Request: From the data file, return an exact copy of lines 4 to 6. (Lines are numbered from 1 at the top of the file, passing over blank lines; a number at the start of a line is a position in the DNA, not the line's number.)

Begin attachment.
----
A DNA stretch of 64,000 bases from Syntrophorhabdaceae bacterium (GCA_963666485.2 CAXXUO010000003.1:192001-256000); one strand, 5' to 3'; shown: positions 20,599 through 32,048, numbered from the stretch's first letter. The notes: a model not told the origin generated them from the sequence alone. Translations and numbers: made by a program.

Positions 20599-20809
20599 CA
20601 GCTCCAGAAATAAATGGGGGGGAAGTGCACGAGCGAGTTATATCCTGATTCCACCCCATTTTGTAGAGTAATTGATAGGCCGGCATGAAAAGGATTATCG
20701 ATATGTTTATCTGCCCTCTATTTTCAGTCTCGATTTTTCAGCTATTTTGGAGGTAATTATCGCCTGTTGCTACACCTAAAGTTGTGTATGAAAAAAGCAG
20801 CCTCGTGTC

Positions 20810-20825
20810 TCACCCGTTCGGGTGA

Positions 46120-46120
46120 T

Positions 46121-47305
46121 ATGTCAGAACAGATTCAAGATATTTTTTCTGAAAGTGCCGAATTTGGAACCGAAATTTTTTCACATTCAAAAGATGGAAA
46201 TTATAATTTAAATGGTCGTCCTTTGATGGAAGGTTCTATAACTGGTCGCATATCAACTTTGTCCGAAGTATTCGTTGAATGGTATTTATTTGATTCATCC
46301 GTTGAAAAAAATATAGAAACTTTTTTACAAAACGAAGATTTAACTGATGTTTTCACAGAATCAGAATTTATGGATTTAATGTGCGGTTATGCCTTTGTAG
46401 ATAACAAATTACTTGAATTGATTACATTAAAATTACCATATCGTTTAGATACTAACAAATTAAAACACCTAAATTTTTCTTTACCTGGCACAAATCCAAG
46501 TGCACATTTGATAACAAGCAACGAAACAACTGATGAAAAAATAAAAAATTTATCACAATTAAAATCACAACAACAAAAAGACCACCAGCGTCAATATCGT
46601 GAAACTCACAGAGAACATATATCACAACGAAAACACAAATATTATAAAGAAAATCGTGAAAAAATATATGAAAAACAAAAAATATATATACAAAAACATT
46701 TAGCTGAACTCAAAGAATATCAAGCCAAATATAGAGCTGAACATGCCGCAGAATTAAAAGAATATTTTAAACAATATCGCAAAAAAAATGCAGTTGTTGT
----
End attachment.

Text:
20601 GCTCCAGAAATAAATGGGGGGGAAGTGCACGAGCGAGTTATATCCTGATTCCACCCCATTTTGTAGAGTAATTGATAGGCCGGCATGAAAAGGATTATCG
20701 ATATGTTTATCTGCCCTCTATTTTCAGTCTCGATTTTTCAGCTATTTTGGAGGTAATTATCGCCTGTTGCTACACCTAAAGTTGTGTATGAAAAAAGCAG
20801 CCTCGTGTC